How The Human Beings Make Their Own Culture, And Could Therefore Change It

1267 words - 6 pages

Said, E 1982, ‘from “Opponents, Audiences, Constituencies, and Community”’ rpt. in Harrison C & Wood, P (eds) 1992, Art in Theory. 1900- 1990: An Anthology of Changing Ideas, Blackwell Publishers, Oxford, UK, pp.1086-1088.

Classen, C 1996, ‘Sugar Cane, Coca-Cola and Hypermarkets: Consumption and Surrealism in the Argentine Northwest’ in Howes D (ed), Cross Cultural Consumption: Global Markets, Local Realities, Routledge, London, pp.39-54 plus notes pp.195-208.

Edward Said (November 1935 – September 2003) is a Palestinian born in Jerusalm. He is university professor of Comparative Literature at Columbia University and an influential cultural author (Said 1982, p1086). His book ...view middle of the document...

The essay’s intention seems to be the uncritical situation of ‘noninterference’ and ‘specialization’ that might inform and represent almost entirely current academic and theoretical world and, at the same time, the exposure of a new ethos of interference from a critical consciousness.

Said first discusses the idea of “noninterference”. He (1982, p1087) states that “the particular mission of the humanities is, in the aggregate, to represent noninterference in the affairs of the everyday world”. There is a dynamic cultural force that has focus on the life of humane mind in the academy, politicians has focused on running our society on a significant scale, and the general people having the actual experiences that underlie all the theories that the academics and politicians use to make their decisions. In this reading, noninterference for Said mean that academics, especially in the humanities, function as if their fields are free from interference from the everyday world and as if academics are free from having to interfere themselves and furthermore. Said (1982, p1087) also advocates that there be more exchange of ideas among various segments of society, because “noninterference for the humanist means laissez-faire: ‘they’ can run the country, we will explicate Wordsworth and Schlegel”.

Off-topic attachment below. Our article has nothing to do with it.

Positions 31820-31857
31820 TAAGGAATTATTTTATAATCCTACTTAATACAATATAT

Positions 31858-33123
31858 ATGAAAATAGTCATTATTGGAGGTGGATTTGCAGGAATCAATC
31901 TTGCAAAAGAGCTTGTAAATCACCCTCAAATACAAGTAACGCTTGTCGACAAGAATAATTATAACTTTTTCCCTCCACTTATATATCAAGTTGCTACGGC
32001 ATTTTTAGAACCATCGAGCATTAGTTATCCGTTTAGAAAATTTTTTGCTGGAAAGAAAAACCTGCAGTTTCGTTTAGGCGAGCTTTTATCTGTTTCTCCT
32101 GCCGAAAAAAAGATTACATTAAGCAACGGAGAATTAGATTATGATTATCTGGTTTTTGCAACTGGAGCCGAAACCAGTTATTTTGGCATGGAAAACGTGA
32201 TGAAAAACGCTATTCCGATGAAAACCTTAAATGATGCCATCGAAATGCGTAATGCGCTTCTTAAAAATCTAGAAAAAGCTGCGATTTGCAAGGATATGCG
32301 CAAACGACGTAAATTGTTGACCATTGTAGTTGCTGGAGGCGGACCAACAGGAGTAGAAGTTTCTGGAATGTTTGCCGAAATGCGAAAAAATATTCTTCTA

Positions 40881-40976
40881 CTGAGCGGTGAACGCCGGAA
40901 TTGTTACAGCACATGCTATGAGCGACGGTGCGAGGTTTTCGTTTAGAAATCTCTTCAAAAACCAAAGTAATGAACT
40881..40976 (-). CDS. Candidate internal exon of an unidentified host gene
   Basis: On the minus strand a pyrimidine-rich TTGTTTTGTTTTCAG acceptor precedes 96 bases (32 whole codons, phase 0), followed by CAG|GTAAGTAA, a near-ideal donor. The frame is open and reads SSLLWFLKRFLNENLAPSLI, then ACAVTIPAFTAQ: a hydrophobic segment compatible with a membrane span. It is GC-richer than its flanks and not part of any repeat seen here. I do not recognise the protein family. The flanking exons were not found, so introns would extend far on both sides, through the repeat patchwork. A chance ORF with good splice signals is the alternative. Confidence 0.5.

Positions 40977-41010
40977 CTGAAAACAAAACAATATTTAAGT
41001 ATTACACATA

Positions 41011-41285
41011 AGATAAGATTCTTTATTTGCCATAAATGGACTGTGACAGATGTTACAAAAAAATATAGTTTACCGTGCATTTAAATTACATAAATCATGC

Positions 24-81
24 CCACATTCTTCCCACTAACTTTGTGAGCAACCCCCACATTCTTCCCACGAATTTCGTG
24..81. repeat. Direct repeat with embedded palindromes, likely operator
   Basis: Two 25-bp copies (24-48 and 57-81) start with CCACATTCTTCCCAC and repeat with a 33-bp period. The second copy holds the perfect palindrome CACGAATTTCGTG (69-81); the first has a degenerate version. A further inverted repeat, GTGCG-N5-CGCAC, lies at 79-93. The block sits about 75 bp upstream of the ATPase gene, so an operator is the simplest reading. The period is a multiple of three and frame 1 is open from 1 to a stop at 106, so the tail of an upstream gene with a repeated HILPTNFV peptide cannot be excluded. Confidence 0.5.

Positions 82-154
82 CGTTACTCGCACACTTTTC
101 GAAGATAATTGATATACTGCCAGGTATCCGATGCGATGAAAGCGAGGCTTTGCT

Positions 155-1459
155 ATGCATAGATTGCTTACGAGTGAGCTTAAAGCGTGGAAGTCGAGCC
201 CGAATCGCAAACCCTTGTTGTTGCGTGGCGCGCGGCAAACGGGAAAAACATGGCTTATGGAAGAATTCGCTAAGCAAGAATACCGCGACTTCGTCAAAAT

It is Said’s declaration that non-interference and rigid specialization results in a social context where control is easily garnered over individuals and communities not enabled with the technical language and literature studies of a given discussion (Said 1982, p1087). Noninterference in signifying the possibility of inquiry free from the every world, help to cover over but also continue relationships academics often ignore and some would choose to deny. This assertion implies that there is a limit to what most human can learn. Said (1982, p1087) future argues that people need to breakdown the borders between areas of specialization to make critical inroads on exclusionary forms of power, furthermore, this power would arise from the based system of ‘journalism and the production of information’. He states that

Instead of noninterference and specialization, there must be interference, a crossing of borders and obstacles, and a determined attempt to generalize exactly at those points where generalizations seem impossible to make.
Said 1982, p1087

The secondary reading ‘Sugar Cane, Coca-Cola and Hypermarkets: Consumption and Surrealism in the Argentine Northwest’ is reading about the impact of global consumerism in a specific context. Classen in this essay has depicted that global consumerism embodies a form of cultural imperialism imposed by the developed countries that might not overwhelm or disruption the traditional local culture. However, Classen wonders that the foreign products were often co-opted and re-invented within...

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